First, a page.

A frequent use of Manifold System is to display data on maps or drawings by coloring areas or points in a range of colors corresponding to the data values. Such a display is said to be thematically formatted and such maps are called choropleth or thematic maps.
Important: If you have installed 64-bit Manifold, do this example in 32-bit mode by launching Manifold System using the Manifold System (32-bit) shortcut. See the note on 64-bit Manifold at the end of this topic.
There is a huge amount of data available for download by Internet. In the case of the US, Manifold FTP sites and Census Bureau sites provide demographic data for US States, US Metropolitan Statistical Areas, and for the World by country. This data is very useful for the creation of thematic maps and for statistical analysis. In addition, numerous other sources on Internet provide downloads for vast amounts of statistical information.
Demographic data on the Internet is provided mostly in the form of database files, such as Access .mdb or dBase .dbf files. To create maps using this data, we follow a four step process:
· Find and import an appropriate base drawing to display the data (such as the various world, US states or other drawings provided on the CD).
· Import or link the table containing the demographic data of interest.
· Add a relation to the drawing's table with the demographic table that makes fields of interest from the demographic table appear within the drawing's table.
· Thematically format the drawing using fields of interest.
For the above process to work, the base drawing and the table containing the demographic data have to share at least one field in common that can be used as a key field. For example, if we want to display demographic data for each state in a drawing of the United States, both the drawing and the data table must each have a field that identifies the state (such as a state name field or two letter postal abbreviation).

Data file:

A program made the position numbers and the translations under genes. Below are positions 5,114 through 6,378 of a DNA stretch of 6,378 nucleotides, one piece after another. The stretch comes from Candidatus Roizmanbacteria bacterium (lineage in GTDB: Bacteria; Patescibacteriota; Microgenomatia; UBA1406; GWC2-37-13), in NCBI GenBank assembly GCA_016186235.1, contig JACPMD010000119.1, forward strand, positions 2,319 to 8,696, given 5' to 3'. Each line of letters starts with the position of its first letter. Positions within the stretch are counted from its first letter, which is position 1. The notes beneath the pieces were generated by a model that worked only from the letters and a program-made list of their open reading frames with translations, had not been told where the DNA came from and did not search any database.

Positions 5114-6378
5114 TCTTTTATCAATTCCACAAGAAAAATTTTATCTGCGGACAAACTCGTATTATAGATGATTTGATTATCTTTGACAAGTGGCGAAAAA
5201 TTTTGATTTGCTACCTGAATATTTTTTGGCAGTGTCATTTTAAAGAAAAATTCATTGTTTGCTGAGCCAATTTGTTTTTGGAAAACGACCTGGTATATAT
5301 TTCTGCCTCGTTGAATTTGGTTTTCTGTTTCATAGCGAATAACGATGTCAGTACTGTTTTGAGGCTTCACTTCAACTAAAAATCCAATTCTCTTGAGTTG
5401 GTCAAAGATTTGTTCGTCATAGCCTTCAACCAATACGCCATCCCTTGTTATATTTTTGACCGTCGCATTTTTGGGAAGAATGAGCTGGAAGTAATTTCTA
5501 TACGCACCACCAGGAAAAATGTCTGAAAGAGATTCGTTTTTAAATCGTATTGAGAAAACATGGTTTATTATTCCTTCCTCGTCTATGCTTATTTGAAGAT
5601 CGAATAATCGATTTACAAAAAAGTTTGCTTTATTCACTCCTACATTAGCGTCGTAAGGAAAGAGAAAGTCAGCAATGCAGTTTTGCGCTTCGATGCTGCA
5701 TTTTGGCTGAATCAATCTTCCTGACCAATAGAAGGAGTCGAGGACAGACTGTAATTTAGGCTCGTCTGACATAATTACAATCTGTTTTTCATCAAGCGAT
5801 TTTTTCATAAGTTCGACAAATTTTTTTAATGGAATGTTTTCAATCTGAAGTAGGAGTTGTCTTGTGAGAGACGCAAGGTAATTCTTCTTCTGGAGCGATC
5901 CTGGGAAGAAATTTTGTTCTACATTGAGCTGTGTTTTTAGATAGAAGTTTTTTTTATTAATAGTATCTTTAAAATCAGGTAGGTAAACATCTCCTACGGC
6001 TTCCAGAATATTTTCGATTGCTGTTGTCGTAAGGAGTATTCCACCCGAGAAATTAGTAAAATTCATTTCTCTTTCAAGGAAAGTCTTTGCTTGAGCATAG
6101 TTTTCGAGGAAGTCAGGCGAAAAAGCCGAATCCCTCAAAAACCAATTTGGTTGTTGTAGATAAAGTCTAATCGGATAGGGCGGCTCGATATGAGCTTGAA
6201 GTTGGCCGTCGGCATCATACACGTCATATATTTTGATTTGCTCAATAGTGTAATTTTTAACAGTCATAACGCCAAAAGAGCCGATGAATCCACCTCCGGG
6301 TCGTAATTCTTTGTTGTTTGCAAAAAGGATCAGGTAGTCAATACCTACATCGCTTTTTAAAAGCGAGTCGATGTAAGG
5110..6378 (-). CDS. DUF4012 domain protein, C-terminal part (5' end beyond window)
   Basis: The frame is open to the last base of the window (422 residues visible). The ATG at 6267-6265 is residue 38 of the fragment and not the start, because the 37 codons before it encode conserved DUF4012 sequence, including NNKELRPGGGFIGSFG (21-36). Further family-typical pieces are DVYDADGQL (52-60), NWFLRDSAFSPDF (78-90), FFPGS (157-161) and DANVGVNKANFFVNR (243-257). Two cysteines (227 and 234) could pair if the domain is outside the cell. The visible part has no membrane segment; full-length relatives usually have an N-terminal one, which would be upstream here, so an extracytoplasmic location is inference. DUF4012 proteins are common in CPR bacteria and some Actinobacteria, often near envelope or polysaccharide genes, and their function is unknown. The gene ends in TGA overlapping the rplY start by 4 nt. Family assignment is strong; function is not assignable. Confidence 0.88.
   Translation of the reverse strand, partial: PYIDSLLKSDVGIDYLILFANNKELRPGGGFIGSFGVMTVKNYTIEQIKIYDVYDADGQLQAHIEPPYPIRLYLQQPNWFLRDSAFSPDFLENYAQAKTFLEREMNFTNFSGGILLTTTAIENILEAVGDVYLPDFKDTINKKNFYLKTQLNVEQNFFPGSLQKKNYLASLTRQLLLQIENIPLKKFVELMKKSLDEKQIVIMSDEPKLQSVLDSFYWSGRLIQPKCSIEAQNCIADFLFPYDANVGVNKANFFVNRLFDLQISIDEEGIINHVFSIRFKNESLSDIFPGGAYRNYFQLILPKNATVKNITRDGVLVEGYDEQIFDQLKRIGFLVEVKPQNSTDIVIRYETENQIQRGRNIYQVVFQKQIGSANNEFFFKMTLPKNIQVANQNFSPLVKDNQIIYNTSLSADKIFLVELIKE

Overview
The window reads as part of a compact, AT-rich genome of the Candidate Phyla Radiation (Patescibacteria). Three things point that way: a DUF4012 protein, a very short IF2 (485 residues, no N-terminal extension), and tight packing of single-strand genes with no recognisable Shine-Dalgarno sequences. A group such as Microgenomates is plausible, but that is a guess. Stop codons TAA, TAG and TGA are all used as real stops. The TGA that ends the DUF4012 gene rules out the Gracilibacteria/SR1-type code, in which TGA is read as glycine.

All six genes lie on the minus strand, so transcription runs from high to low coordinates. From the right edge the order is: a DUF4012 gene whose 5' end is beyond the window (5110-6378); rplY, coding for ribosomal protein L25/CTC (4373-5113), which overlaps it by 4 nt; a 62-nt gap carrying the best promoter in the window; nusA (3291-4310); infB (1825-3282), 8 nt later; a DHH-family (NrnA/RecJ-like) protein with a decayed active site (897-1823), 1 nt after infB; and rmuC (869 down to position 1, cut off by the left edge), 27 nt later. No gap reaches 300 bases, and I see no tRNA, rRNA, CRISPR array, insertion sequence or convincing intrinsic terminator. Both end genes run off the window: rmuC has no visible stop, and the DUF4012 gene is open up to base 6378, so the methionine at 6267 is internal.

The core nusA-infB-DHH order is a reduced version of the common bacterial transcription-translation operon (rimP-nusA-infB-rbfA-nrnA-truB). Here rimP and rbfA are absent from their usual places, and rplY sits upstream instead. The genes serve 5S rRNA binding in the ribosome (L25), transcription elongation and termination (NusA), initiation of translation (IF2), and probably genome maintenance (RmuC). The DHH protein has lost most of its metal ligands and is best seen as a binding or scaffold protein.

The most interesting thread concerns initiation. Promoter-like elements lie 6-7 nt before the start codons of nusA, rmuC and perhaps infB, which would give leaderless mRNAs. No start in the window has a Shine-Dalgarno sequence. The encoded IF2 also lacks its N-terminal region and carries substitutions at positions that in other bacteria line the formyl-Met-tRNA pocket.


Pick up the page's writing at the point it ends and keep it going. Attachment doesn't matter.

In this example, we will use the States_thematic map and a table from the StatesVital.mdb database. Both of these files are located in the help examples folder on the Manifold CD. The example assumes you are familiar with basic Manifold concepts such as importing drawings and tables, adding relations and applying thematic formatting .
Step 1:Import the States_thematic drawing.
We begin by importing the States_thematic.mfd drawing into the project using File - Import - Drawing. Check all of the boxes to import all of the fields in the Import MFD File dialog.
The States_thematic drawing shows US States as areas, including a FIPS code for each state.
We can see the fields in this drawing's table by double clicking the table open in a table window.
Step 2: Import the demographic data table.
We import the StatesVital.mdb table into the table by choosing File - Import - Table. [If we desire a more dynamic link to the data, we could link the table using File - Link - Table - see the discussion at the end of this topic.]
When we open the StatesVital.mdb file we will see the Import MDB File dialog.
For this example we will import only one table by clicking on Death Rates by Leading Cause and pressing OK.